The contests are made possible by the generous support of several industry sponsors who provide monetary support and in-kind material and tool donations. Sponsors for the 2019 competition include, with headline sponsors appearing in bold: AB&I Foundry; AHRI; A.O. Smith; Bradford White Corp.; BrassCraft Manufacturing Co.; Chemours, Copper Development Association, Inc.; Delta Faucet Co.; Emerson; IAPMO, Kohler Company; Mechanical Hub Media; Milwaukee Tool; North American Technician Excellence (NATE); NIBCO INC.; Oatey; PHCC-National Auxiliary, Reed Manufacturing Co.; Rheem; RIDGID; State Water Heaters; Tyler Pipe & Coupling; Viega, LLC; and Zoeller Pump Company
Milwaukee Tool made a major contribution to the Apprentice Contests this year by donating most of the tools needed by the contestants for the competition. This gift allowed the competitors to skip the trouble of shipping their own tools and to go home with a new set of tools to power their work long after the competition ends.
“I’m proud that we can present this opportunity for the apprentices to show off their skills,” reports Foundation Chair Craig Lewis. “The contests give these participants a chance to get away from home, be a part of a national event and see that how much support all of us in the industry are putting behind their success. It can be the experience of a lifetime. I am so thankful for the sponsors and the hard work put in by our volunteer committee members and staff in pulling it all together in a new exhibit hall every year.”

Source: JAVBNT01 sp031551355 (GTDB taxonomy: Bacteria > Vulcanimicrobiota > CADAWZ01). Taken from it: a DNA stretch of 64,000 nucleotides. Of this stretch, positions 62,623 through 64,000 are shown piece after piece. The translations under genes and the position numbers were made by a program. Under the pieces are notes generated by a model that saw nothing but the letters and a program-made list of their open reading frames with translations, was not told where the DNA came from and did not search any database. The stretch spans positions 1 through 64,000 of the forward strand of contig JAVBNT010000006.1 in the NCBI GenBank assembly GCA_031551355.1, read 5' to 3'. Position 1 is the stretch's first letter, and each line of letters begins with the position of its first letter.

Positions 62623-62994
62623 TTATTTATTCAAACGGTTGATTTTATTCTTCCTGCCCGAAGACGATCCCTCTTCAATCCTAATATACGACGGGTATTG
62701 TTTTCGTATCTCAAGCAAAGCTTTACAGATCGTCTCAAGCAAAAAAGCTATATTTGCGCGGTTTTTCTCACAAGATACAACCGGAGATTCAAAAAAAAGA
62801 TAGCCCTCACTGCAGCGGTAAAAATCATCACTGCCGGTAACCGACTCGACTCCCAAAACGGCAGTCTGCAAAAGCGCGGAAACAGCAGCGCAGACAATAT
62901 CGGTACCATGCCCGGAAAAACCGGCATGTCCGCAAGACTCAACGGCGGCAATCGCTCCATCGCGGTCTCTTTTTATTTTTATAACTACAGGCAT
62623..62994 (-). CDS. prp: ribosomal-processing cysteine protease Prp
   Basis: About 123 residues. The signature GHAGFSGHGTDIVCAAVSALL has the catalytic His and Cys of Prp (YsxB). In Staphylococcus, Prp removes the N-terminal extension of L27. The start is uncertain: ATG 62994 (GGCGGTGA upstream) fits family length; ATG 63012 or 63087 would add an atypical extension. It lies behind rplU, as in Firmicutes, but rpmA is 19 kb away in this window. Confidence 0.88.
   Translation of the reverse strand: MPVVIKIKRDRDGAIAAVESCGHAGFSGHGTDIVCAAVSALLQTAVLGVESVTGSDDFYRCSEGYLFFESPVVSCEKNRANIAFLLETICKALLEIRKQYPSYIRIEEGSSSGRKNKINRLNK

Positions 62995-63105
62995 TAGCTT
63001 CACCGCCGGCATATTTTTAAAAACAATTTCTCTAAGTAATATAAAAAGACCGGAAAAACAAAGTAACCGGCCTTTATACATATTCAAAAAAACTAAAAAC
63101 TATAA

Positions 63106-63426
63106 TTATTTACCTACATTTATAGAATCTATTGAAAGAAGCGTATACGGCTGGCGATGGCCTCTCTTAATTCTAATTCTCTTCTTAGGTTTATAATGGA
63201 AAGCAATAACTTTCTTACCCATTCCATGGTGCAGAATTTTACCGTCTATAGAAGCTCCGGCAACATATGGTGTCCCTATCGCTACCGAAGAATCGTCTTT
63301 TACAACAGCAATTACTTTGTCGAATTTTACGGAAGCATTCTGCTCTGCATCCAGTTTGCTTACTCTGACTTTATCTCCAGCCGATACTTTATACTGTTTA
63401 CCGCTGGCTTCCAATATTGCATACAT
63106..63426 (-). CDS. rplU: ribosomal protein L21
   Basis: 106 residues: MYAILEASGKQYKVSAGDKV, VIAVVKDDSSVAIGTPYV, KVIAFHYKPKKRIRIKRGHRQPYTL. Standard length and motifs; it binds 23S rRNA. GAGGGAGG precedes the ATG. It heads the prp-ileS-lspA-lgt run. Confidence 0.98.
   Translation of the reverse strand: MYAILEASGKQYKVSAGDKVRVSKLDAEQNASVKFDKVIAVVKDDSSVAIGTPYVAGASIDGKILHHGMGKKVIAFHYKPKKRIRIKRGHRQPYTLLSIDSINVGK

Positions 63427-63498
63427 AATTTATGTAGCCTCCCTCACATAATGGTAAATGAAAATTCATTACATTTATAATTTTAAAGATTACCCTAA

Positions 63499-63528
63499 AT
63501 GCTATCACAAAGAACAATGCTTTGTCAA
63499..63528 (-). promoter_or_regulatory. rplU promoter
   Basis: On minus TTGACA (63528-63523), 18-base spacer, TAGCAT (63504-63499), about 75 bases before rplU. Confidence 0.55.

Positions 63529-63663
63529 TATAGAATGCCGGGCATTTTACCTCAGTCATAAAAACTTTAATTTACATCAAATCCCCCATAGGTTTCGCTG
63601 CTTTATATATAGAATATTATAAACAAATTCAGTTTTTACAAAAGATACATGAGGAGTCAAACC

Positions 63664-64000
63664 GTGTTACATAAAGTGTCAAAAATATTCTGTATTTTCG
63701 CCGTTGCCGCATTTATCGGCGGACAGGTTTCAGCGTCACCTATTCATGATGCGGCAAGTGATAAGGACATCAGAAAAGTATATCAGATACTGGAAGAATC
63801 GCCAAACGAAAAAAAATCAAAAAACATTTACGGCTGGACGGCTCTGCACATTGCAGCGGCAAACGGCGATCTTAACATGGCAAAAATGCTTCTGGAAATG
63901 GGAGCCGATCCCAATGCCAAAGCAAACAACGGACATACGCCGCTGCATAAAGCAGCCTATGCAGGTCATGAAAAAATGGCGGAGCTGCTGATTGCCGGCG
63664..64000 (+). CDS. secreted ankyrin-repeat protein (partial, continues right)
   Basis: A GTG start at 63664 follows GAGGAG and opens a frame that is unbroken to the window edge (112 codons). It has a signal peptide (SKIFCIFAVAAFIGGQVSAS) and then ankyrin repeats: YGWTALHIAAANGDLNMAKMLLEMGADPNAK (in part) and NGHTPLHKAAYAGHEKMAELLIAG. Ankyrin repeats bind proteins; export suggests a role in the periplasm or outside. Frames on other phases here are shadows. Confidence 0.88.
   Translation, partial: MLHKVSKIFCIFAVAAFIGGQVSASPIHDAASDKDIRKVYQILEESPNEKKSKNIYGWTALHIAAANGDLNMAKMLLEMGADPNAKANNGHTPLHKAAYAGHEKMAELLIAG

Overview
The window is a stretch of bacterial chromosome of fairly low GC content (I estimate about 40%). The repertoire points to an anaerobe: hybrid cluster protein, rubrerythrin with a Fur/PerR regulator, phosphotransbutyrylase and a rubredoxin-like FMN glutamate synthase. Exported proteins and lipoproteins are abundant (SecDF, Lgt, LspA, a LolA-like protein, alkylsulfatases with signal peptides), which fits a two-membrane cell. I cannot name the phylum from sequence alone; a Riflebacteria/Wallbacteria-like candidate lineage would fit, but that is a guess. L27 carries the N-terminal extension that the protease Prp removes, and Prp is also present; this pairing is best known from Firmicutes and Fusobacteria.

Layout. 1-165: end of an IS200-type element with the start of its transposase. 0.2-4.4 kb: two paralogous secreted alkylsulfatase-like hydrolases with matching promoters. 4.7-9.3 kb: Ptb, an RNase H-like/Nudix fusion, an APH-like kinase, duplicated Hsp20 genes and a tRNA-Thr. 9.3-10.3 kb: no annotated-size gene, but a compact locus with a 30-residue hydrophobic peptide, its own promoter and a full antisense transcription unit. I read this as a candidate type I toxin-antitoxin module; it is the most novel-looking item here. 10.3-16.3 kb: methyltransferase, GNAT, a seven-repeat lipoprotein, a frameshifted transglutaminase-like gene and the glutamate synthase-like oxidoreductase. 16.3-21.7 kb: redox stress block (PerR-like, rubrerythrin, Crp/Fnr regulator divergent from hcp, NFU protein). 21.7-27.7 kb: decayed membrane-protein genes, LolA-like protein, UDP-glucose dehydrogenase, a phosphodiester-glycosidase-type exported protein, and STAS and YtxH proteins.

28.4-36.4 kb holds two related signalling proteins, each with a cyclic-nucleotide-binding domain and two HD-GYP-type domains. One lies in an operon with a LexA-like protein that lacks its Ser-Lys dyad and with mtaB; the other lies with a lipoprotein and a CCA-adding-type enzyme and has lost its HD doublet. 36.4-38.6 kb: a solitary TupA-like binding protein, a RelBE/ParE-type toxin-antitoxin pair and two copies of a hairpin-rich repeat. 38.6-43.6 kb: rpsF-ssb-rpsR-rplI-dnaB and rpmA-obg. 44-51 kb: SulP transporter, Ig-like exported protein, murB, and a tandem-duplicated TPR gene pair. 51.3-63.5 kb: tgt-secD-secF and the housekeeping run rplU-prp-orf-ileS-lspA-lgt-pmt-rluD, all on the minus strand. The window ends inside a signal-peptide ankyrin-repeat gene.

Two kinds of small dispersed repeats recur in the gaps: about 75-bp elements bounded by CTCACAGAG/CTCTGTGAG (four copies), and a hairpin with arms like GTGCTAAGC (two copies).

The Week in Review is a recap of the week — what’s trending, what’s breaking the internet on social, and what we’ve been up to. We’ll try our best to keep you up to date with the industry, social media and our travels. It’s been a pretty busy couple of weeks for the Mechanical Hub team Read more
The Week in Review is a recap of the week — what’s trending, what’s breaking the internet on social, and what we’ve been up to. We’ll try our best to keep you up to date with the industry, social media and our travels.
It’s been a pretty busy couple of weeks for the Mechanical Hub team. The boys headed down to Indianapolis last week (Oct. 1-3) for the PHCC CONNECT Show. I have to say there was a nice buzz to the show, and every trade show booth we visited, we heard the same positive feedback. It’s always nice to see our friend from PHCC and other industry reps. We were also there to support our plumbing apprentice contestant, Jed Christener, from JRC Mechanical, Chesapeake, Va. This is something we are very passionate about—supporting the skilled trades push!